Two different news items came out today about the IRS, and as yet they haven’t been tied together. But if you think about it, they mesh perfectly.
The first one is the same disturbing-yet-true story we hear every year: “IRS Customer Service is horrible/pathetic/non-existent“. Yes, we know. And water is wet. Got it.
Actually, I wrote about this last year:
(from February, 2013) – “…more than 115 million people called the IRS for help; only 68 percent of those who wanted to speak with tax experts actually got through — and only after holding for an average of 17 minutes on phone lines. One million of the 10 million written inquiries mailed to the IRS last year also did not get a response…”
And apparently the story hasn’t changed much since then:
(via Fox News) – Have a question on your tax returns? Don’t ask the IRS.
As tax day looms, an annual watchdog report to Congress finds that the agency is falling short when it comes to answering Americans’ questions about the convoluted tax code. The National Taxpayer Advocate found only 61 percent of people seeking to speak with a customer service representative last year got through to anybody — leaving nearly 20 million calls unanswered.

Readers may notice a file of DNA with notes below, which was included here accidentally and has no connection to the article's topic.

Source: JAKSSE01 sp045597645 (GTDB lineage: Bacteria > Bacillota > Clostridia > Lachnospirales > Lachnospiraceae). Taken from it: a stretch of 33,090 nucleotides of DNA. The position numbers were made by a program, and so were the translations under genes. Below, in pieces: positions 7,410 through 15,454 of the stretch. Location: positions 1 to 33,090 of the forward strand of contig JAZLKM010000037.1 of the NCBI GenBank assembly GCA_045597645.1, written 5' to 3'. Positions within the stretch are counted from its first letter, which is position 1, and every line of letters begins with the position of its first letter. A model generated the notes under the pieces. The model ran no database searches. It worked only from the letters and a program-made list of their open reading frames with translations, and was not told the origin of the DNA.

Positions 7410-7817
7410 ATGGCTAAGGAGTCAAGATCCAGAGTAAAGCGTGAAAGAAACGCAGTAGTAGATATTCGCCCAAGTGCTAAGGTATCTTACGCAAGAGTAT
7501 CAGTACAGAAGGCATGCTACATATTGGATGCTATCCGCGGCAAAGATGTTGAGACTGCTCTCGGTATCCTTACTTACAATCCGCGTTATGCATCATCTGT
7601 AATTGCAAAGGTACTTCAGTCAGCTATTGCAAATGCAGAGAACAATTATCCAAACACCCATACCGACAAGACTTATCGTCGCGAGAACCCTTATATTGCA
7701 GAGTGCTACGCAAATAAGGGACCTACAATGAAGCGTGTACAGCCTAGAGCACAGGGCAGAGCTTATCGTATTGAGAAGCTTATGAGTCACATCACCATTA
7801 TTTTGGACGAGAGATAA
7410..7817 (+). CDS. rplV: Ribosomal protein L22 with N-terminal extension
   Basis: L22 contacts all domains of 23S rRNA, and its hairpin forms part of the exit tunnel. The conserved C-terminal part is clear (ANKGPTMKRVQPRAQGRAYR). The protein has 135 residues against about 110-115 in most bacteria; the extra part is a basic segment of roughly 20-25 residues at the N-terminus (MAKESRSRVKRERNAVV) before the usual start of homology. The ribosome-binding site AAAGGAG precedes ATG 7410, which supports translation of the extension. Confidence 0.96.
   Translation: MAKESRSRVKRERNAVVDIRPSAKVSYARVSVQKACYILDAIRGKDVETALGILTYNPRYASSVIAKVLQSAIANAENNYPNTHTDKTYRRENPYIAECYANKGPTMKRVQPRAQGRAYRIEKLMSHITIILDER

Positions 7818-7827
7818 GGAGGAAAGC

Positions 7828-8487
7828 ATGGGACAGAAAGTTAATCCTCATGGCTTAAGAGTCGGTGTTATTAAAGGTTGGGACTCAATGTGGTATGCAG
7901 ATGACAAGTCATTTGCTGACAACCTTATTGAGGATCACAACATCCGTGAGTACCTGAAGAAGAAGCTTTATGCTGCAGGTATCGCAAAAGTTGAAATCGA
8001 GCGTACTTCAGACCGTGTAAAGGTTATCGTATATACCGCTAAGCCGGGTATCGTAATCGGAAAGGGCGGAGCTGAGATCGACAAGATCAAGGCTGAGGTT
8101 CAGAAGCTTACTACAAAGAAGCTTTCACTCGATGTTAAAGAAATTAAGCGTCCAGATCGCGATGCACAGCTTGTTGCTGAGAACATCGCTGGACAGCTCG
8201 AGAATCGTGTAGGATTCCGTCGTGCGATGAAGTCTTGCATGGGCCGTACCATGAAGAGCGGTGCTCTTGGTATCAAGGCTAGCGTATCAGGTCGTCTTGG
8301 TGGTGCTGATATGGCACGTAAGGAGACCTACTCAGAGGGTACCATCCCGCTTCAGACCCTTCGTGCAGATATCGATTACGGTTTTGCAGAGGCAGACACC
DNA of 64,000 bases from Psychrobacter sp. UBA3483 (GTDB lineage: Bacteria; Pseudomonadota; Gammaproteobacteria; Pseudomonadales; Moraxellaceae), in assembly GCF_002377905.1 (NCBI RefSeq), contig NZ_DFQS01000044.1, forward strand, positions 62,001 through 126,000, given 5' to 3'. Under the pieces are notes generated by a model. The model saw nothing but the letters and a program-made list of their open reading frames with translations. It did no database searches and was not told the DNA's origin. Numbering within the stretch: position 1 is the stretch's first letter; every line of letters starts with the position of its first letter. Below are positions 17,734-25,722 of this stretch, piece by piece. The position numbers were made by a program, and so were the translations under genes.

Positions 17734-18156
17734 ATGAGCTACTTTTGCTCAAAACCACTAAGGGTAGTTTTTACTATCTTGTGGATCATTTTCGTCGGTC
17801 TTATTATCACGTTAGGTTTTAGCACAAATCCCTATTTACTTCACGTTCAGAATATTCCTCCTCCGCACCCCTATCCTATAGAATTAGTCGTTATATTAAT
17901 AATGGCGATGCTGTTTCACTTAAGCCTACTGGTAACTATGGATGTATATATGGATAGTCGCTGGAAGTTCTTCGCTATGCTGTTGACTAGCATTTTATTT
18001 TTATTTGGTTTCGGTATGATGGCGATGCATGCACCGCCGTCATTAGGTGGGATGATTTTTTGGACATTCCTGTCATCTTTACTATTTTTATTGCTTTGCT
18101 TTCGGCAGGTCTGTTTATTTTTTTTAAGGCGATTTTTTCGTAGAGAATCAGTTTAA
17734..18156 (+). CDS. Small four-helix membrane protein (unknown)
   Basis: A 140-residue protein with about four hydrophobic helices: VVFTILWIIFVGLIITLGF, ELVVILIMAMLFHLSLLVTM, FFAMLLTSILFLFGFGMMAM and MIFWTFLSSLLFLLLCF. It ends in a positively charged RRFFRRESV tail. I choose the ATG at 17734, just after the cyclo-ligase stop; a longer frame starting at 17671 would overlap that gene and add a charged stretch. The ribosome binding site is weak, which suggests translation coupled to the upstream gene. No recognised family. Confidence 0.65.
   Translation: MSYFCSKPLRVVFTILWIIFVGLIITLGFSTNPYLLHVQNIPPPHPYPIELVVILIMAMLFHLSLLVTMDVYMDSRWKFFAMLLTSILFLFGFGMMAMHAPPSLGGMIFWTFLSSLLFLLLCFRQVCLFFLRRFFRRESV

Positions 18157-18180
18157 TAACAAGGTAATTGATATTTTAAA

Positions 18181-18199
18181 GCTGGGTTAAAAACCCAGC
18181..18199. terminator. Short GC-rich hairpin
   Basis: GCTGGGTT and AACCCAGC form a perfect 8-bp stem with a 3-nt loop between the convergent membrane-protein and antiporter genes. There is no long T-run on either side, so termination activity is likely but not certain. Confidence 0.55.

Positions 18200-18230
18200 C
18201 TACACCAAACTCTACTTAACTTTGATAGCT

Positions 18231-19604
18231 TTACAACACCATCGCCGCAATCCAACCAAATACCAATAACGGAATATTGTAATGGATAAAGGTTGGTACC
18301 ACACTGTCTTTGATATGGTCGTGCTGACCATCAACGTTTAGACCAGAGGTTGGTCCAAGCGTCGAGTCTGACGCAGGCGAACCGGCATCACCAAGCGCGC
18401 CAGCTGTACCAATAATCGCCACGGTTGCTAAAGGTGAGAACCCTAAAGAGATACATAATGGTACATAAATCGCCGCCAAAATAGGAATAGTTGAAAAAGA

The report largely blamed budget cuts, and lamented the impact the poor customer service is having on taxpayers.
Hmmm, so they can’t answer my phone call because of “budget cuts”, you say? Yet according to the congressional report referenced above, the IRS’ budget was cut a whopping …8%!!
I wonder: has any Private Sector business had to cut their budget by 8% in the last three years? Or maybe I should ask what private sector company HASN’T had to cut their budget by that amount (or more)?
An 8% reduction in funding can hardly be the primary reason that little more than half of IRS “customers” are receiving so much as a how-do-you-do. No, I’d wager that the answer lies less in the Internal Revenue Service being “underfunded”, and more with where their true focus is these days:
We’ve already documented plenty of examples where the IRS seems to have plenty of time (and the requisite staffing, to boot) to pursue activities other than the mundane task of “answering the phone”.
So, based on this newest revelation from the video above, it seems the IRS has a choice on their hands:
- either continue to target the current Administration’s ideological opponents, OR
- start trying to properly assist the country’s taxpayers when we have questions concerning our unbelievably complicated tax laws.
One more thing to keep in mind, however: last spring the IRS acting Commissioner Steven Miller referred to his agency’s intimidating Conservative groups as “Horrible Customer Service”, a turn-of-phrase which immediately gained entry into the Ridiculous Euphemism Hall Of Fame.
But it’s also why I’m guessing that, if the IRS still holds that view, no amount of complaining about actual “horrible customer service” is likely to bother them all that much.